I think I may have said this before on here – only once or twice – but this has been absolutely the best day ever. Better than all the previous ones. I got to first assist/perform a whole big case, one which I later realized is actually pretty rare because of the unusual approach the attending took.
I was on call overnight, and you can imagine my dismay when (after a night filled with the almost cliched scenes of dark cars pulling up outside the ER and dumping out gunshot victims) just as I was setting out to round on my patients, on a tightly calculated schedule (calculated to allow for the longest possible nap prior to starting rounds, that is), I was paged by the ER. It was a patient for my service, so there was no way to duck. What was more, he needed surgery, urgently, so it took a while to see him. (Not one of these “oh yes, a wound infection, give some antibiotics and send them to the office in a few days” kind of ER consults.) The whole time, I was simply fidgeting to get out of there, trying to figure out exactly how late I was getting, and how many plans were spiraling out of control.
It was not until the attending said, after rounds, “Ok, Alice, go get the patient on the table and page me when you’re ready” that I realized what a wonderful day I was having. He didn’t even mention the chief on call, or any of the other junior residents in the hospital. I, of course, did not make any reference to them either, for fear that he would realize the oversight and correct it before we had scrubbed.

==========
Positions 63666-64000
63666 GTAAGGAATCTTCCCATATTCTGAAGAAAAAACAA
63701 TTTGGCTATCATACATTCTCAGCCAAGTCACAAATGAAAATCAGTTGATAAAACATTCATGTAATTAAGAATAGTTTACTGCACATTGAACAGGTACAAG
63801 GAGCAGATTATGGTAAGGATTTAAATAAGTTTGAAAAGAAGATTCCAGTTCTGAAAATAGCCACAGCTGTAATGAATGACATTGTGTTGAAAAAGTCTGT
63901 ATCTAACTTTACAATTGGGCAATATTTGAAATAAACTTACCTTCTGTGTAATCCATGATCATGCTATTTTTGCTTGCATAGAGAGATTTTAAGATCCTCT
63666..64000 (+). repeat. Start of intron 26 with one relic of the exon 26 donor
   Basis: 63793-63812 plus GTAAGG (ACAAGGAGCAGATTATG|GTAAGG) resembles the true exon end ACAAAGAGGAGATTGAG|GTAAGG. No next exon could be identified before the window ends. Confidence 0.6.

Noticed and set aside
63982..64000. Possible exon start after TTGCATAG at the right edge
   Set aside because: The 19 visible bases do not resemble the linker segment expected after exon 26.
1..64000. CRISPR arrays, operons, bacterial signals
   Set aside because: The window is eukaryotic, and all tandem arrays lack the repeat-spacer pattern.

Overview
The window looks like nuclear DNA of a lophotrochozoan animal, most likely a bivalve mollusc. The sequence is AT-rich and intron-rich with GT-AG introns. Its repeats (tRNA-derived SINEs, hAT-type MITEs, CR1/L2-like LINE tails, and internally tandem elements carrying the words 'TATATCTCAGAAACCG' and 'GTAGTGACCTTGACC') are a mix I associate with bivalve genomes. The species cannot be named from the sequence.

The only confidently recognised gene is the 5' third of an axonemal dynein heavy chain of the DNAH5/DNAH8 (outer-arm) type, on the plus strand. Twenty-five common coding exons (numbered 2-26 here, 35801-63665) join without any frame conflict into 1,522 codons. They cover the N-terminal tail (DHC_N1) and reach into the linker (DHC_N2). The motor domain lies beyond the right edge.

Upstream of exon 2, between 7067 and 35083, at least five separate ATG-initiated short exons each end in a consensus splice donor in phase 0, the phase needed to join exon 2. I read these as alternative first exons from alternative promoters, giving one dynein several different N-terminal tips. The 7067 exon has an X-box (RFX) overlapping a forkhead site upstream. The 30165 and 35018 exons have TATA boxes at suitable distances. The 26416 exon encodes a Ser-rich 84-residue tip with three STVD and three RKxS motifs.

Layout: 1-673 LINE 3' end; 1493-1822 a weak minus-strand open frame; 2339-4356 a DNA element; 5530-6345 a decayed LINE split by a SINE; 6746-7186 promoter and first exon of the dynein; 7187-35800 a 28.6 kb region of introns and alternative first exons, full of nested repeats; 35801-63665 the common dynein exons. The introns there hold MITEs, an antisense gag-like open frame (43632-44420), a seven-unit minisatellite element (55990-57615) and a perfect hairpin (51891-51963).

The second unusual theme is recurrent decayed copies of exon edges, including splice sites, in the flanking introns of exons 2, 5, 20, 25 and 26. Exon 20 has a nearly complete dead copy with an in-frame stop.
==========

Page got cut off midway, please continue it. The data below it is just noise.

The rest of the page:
It wasn’t an oversight, of course. This attending is actually interested in teaching, not just residents, but interns. I cannot imagine where he gets the patience from. “Hmm, Alice, you probably shouldn’t have cut that. Stitch please. . . Ok, bovie through here, carefully, carefully. . . Next time try not to bovie [the skin] [the bowel] [my hand] [whatever else it might be].” “Time to sew this up. See how these three layers connect? Put the stitch there. No, that’s too little; no, that’s too much; no, don’t hold your needle like that; no, don’t tie the knot like that. Ok, next stitch.” I mean, I was beginning to run out of patience with myself. I have no idea what inspired him to put up with me so much, and in the middle of a busy morning.
Some persons were concerned about me doing a case post-call. I said, perhaps more precisely than I should have, that there was absolutely no way I would consider leaving the hospital when there was the prospect of doing a) any case b) this precise pathology c) a patient I had admitted from the ER d) a case I had been invited to by the attending e) a case with this particular attending. It was my decision to stay, and my decision to stay after the case and tie up loose ends with my patients on the floors, before signing out (because the ends were loose due to me being in the OR, so it wouldn’t have been right to hand them off like that).